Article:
New Communication Technology Tested Aboard Cape May – Lewes Ferry vessel
Cape May, NJ – For the second consecutive year, Johns Hopkins University Applied Physics Laboratory (JHU/APL) researchers traveled aboard a Cape May – Lewes Ferry vessel to test new high frequency communications that relies on wireless optical frequencies. The testing took place over four days in late April. JHU/APL is affiliated with Johns Hopkins University but is a separate research facility.
“Our research lab is working on developing optical communication technologies that can work over long distances between a moving platform and a static one,” said Juan Juarez, JHU/APL’s technical lead for the project. “The ferry provided us with a unique test range that is low cost, close to home, and provides us with motion and long lines of sight that we cannot get back at the lab. We appreciate the cooperation and assistance of the Cape May – Lewes Ferry and their employees who went above and beyond to facilitate our field tests.”
The goal is to advance the capabilities of a wireless optical communications systems. The multi-disciplinary, highly coordinated effort includes teams with expertise in mechanical, electrical and systems engineering, as well as software development and optical communications.
Because communications over lower frequencies such as radio waves are increasingly cluttered and have limited data throughputs, JHU/APL researchers have been testing wireless optical communications equipment since 2006. Aboard the ferry vessels, JHU/APL researchers were able test the equipment on a moving vehicle in a marine environment to a stationary site at the Lewes Ferry Terminal. The test hopes to develop a compact free-space optical communications system that can provide high bandwidth and long distance communications between moving platforms.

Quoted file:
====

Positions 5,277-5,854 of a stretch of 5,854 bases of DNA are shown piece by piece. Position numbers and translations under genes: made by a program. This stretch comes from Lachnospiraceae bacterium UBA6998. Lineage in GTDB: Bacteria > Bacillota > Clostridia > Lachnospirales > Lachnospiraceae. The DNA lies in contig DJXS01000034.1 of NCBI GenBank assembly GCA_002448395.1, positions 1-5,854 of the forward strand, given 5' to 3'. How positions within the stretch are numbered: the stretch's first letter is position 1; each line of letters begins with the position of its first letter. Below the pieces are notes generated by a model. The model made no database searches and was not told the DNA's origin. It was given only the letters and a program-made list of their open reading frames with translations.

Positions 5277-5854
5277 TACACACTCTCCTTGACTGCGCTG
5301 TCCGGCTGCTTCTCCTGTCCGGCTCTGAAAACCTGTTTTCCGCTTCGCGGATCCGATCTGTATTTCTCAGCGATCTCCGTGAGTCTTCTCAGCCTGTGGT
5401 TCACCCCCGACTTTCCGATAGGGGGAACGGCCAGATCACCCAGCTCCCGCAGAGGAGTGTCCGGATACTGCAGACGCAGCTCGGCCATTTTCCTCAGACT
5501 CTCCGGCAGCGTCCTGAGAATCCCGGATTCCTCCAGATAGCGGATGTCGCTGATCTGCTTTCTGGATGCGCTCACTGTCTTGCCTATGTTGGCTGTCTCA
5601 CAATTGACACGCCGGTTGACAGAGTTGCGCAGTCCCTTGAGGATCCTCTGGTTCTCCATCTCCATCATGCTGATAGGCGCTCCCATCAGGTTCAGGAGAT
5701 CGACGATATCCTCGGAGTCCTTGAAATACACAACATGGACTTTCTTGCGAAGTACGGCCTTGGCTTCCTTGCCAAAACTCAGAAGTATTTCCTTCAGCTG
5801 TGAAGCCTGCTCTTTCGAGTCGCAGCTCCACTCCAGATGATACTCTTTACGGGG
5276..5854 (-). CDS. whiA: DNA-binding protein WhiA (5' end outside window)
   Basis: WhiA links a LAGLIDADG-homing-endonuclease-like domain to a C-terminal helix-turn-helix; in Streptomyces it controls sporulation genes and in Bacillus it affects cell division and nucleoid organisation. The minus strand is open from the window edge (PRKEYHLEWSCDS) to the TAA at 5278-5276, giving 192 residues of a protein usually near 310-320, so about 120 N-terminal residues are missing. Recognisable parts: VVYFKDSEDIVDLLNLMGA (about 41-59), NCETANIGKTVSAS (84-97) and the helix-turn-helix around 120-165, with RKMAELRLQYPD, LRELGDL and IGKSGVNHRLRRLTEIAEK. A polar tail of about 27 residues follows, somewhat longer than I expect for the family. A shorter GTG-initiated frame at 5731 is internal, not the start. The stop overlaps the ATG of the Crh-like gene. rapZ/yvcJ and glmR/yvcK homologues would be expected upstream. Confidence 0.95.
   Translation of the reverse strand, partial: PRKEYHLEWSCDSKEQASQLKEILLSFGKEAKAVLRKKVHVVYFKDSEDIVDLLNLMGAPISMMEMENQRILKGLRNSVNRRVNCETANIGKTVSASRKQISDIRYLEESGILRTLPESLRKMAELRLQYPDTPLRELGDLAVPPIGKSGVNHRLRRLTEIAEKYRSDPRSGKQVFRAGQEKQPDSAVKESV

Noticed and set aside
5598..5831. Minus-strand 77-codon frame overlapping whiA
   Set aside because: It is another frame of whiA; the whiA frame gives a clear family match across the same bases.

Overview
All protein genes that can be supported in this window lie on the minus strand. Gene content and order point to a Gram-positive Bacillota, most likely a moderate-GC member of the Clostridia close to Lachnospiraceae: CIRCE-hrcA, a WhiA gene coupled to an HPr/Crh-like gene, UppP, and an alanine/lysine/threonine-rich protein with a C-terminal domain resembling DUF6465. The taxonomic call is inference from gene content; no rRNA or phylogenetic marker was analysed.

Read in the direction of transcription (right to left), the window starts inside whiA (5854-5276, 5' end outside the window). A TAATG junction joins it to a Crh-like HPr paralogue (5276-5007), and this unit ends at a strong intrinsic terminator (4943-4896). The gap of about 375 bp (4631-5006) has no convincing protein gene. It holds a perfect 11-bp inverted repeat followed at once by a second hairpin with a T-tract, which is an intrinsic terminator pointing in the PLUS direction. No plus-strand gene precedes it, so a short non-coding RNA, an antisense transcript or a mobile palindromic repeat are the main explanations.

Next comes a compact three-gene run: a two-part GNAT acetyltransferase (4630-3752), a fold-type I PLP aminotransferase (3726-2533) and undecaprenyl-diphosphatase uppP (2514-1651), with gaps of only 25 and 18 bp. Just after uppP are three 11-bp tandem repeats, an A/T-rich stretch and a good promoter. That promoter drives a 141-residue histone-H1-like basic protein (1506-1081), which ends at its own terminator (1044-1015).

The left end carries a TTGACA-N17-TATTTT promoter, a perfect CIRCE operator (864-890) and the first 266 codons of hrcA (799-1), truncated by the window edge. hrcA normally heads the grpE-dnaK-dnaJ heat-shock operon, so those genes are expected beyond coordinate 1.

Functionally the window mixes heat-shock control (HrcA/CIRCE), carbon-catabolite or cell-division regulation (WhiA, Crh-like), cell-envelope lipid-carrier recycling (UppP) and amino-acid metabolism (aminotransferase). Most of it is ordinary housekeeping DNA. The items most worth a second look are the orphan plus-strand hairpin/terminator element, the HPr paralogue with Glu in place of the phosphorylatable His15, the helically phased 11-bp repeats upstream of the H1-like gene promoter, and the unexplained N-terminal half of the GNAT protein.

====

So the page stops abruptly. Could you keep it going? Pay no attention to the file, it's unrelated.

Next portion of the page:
“We’re pleased that we could assist the researchers at the Johns Hopkins Applied Physics Laboratory with their efforts,” said Heath Gehrke, Director of Ferry Operations. “This isn’t the first time our ferry service has aided research. The University of Delaware has installed the automated ocean and weather monitoring system, Seakeeper 1000, aboard our vessels to collect water quality data, atmospheric conditions and other information as our ferry vessels cross the mouth of the Delaware Bay. We proud of our contributions to the scientific community.”
Gehrke also noted that the Cape May – Lewes Ferry hosted a drone ‘Do Tank’ that demonstrated the effectiveness of drone technology in disaster relief efforts. JHU/APL’s first field test on the ferry took place in September 2016.
About the Cape May-Lewes Ferry
The Cape May – Lewes Ferry is owned and operated by the Delaware River and Bay Authority, a bi-state governmental agency created by Compact in 1962. The Ferry is open year-round and has carried more than 45 million passengers since its inception on July 1, 1964. In 2016, the ferry service, which connects Victorian Cape May, New Jersey, and historic Lewes, Delaware, transported approximately 275,000 vehicles and nearly 1 million passengers. For schedule, rates and other program information, please visit the ferry’s website at www.CMLF.com, or call toll free, 800-643-3779. Like us on Facebook or follow us on Twitter @CMLFerry.
PDF of Press Release
JHUAPL Research at Lewes Terminal
JHUAPL Research Equipment on Ferry